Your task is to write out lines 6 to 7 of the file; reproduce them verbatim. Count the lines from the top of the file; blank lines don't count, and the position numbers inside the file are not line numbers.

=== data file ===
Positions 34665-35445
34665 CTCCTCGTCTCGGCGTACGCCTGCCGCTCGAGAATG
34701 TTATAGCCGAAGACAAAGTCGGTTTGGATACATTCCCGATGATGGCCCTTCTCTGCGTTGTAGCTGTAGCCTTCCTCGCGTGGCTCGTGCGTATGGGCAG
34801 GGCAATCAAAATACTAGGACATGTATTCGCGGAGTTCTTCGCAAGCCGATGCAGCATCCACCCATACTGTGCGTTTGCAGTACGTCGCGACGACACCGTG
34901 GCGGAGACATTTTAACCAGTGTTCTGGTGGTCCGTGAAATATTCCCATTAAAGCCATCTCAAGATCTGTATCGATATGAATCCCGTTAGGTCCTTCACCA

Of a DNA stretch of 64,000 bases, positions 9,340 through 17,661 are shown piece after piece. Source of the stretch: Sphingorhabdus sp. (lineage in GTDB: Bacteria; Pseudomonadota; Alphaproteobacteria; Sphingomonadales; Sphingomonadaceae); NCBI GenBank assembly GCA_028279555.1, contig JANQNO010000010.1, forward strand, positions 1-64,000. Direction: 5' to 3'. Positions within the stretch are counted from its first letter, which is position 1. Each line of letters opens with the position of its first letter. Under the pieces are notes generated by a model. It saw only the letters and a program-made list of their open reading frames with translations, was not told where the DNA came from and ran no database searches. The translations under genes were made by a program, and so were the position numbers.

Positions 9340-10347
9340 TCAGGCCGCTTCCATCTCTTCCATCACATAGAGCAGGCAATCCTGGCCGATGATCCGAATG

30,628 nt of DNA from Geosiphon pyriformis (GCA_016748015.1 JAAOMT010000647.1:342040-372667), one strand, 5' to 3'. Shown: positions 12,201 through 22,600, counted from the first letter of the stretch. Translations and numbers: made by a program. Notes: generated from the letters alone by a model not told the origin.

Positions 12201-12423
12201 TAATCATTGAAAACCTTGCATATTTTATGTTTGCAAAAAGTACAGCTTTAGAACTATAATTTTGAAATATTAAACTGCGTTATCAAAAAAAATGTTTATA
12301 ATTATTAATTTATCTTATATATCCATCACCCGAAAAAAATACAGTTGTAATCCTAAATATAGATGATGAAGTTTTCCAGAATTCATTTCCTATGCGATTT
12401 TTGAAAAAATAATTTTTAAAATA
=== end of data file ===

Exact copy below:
Of a DNA stretch of 64,000 bases, positions 9,340 through 17,661 are shown piece after piece. Source of the stretch: Sphingorhabdus sp. (lineage in GTDB: Bacteria; Pseudomonadota; Alphaproteobacteria; Sphingomonadales; Sphingomonadaceae); NCBI GenBank assembly GCA_028279555.1, contig JANQNO010000010.1, forward strand, positions 1-64,000. Direction: 5' to 3'. Positions within the stretch are counted from its first letter, which is position 1. Each line of letters opens with the position of its first letter. Under the pieces are notes generated by a model. It saw only the letters and a program-made list of their open reading frames with translations, was not told where the DNA came from and ran no database searches. The translations under genes were made by a program, and so were the position numbers.

Positions 9340-10347